Keeping Score: Religious Employers Can Exclude PrEP From Health Insurance Coverage; 650 U.S. Locations Replace Anti-Indigenous Names

In every issue of Ms., we track research on our progress in the fight for equality, catalogue can’t-miss quotes from feminist voices and keep tabs on the feminist movement’s many milestones. We’re Keeping Score online, too—in in this biweekly round-up.

This week: President Biden orders that abortion care be provided when necessary in the Veterans Health Administration; federal judge rules that religious employers don’t need to include HIV prevention drug PrEP in health insurance coverage; New Mexico to built $10 million abortion clinic near its Texas border; 650 U.S. locations change names with anti-Indigenous roots; South Carolina House passes abortion ban; Minnesota sees the U.S.’s largest-ever strike of private-sector nurses; and more.

Women Saving Democracy: An Attorneys General Explainer

State attorneys general are touted as the “people’s lawyers”—yet the majority are white and male.

The office of attorney general is the central legal division of the states and exists in all 50 states. Attorneys general dictate the state’s law enforcement priorities as well as where resources flow. Almost half of all U.S. states have never had a woman in the role.

The Prosecutors Pledging Not to Enforce Abortion Bans: ‘Courageous Leadership the Moment Demands’

A growing group of prosecutors is pledging to use their discretion to not prosecute abortion cases.

“It is my hope and belief that more prosecutors will take a stand and be on the right side of history on this issue,” said Miriam Krinsky, executive director of Fair and Just Prosecution, a nonprofit that supports elected prosecutors who are looking to reimagine the justice system.

SNEAK PEEK: Ms. Fall Issue Delves Into Dobbs’ Impact on Midterm Elections

As election season kicks off in earnest and with the consequential midterms fast approaching, pundits are speculating: What effect will the Dobbs v. Jackson Supreme Court decision have on the election’s outcomes? It’s clear that abortion is on the ballot—but how will it sway turnout and decisions in an election that traditionally sees lower numbers of voters? 

In the Fall issue of Ms., we’re tackling these questions, and much more. Join us as we delve deep into the current state of abortion access nationwide and the security of our very democracy.

‘Catholics for Life’ Ask Supreme Court for Nationwide Abortion Ban and Full Constitutional Rights for Fetuses

Immediately after the draft opinion in Dobbs leaked in May, Republican lawmakers and anti-abortion activists announced they were working on legislation to ban abortion nationwide. But Catholics For Life (CFL), impatient to achieve that goal sooner, have asked the Supreme Court to do just that in a petition filed on September 1. CFL is asking the Court to ban abortion nationwide by ruling that “unborn human beings” have full constitutional rights.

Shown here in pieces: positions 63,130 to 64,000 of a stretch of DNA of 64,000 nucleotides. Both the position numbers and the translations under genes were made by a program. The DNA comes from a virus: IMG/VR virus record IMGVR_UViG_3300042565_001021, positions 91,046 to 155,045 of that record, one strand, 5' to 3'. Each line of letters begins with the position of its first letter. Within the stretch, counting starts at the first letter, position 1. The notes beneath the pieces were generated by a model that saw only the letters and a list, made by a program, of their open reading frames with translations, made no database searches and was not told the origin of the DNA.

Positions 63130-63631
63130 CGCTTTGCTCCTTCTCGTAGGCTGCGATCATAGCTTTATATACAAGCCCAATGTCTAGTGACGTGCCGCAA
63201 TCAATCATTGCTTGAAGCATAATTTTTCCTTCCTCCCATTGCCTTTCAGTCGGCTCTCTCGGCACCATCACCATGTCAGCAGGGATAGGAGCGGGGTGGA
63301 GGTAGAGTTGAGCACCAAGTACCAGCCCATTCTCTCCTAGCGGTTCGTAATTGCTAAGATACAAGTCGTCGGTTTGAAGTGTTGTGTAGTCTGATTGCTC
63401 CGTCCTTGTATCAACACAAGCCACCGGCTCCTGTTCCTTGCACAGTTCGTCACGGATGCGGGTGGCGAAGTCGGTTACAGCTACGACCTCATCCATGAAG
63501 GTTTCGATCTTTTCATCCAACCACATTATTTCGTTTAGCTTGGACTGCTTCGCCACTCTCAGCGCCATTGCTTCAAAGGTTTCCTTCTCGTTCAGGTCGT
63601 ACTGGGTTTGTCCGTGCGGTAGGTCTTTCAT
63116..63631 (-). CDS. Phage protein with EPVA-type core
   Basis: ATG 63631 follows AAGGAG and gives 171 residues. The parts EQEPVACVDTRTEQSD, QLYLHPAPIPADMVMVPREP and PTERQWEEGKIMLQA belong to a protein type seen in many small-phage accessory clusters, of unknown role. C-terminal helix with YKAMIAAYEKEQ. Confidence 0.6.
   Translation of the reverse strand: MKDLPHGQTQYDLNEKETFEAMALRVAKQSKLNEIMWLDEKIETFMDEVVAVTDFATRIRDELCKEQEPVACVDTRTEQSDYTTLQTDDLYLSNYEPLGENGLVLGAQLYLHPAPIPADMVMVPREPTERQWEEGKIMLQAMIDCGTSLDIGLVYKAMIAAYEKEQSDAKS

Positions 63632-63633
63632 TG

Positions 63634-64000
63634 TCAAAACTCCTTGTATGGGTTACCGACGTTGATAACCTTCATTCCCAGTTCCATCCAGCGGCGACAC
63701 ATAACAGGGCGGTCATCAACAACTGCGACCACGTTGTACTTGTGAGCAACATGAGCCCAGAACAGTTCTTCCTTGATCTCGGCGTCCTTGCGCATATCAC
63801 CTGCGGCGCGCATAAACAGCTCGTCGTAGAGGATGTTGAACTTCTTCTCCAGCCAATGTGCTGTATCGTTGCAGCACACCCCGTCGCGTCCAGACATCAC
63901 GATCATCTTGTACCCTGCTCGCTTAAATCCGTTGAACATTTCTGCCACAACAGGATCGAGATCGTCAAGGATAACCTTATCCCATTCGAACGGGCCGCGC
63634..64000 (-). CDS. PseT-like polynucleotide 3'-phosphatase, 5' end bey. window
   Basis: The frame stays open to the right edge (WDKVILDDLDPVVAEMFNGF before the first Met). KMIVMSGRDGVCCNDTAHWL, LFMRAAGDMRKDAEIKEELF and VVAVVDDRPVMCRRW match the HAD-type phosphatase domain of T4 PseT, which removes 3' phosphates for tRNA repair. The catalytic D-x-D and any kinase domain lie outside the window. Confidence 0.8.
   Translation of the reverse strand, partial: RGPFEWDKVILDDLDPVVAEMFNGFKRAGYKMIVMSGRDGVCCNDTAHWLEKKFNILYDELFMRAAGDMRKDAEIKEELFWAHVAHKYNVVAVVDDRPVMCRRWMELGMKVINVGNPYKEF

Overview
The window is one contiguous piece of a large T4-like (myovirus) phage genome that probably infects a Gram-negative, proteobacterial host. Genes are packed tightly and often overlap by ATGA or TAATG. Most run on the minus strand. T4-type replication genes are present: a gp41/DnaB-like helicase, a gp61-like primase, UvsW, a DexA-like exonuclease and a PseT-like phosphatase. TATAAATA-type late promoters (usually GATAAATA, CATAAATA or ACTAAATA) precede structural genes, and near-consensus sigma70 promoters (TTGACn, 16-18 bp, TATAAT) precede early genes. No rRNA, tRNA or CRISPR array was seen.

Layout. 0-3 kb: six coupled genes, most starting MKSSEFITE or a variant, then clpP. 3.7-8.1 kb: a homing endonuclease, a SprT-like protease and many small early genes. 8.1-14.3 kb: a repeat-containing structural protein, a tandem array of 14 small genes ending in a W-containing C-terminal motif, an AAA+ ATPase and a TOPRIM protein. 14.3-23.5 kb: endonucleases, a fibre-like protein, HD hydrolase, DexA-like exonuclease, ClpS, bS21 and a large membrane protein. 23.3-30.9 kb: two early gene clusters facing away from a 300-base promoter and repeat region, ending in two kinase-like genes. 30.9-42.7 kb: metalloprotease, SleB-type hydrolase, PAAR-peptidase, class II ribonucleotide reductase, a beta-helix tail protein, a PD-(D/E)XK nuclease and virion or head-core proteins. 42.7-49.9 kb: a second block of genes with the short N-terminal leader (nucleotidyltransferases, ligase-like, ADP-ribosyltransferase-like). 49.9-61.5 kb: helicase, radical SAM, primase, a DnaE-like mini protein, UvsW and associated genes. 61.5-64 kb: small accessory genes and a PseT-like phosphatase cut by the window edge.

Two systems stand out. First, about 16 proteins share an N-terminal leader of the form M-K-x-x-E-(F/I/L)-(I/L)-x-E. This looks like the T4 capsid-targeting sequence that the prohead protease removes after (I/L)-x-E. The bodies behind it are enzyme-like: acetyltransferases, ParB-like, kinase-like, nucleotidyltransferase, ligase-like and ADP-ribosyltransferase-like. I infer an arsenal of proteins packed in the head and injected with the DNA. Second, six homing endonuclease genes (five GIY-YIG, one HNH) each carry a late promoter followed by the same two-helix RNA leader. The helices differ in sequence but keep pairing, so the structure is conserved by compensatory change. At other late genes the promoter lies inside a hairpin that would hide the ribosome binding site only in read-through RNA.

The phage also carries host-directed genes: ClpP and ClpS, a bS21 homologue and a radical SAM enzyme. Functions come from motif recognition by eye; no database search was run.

If the Court rules in their favor, they will undoubtedly also rule that these “persons” have rights greater than any born person has: namely the right to inhabit and use a woman’s body against her will.

Michigan Judge Rules Abortion Ban Violates Women’s Equal Rights, Bodily Integrity and Dignity

Michigan Court of Claims Judge Elizabeth Gleicher ruled last week that the state’s 1931 abortion ban violates the Michigan Constitution.

In a forceful, 39-page order permanently blocking the law, Gleicher ruled that the abortion ban violated both the due process and equal protection clauses of the state Constitution. She rejected Republicans’ argument that pregnancy is not an intrusion on women’s bodies: “Bodily autonomy is inherent to human dignity” and “eliminating abortion access will force pregnant women to forgo control of the integrity of their own bodies.”

Dark Money Anti-Abortion Groups Peddle the Absurd Idea That a Post-Roe World Empowers Women

Right-wing dark money groups are peddling the notion that abortion access “harms” women and, even more outlandish, that the Dobbs decision overturning Roe “empowers” them. This position essentializes women by suggesting their value is centered around motherhood. It also uses pseudo-feminist claims to detract from the very real dangers a post-Roe landscape presents for people and the myriad ways abortion access has helped advance gender equality in the U.S. in the last five decades.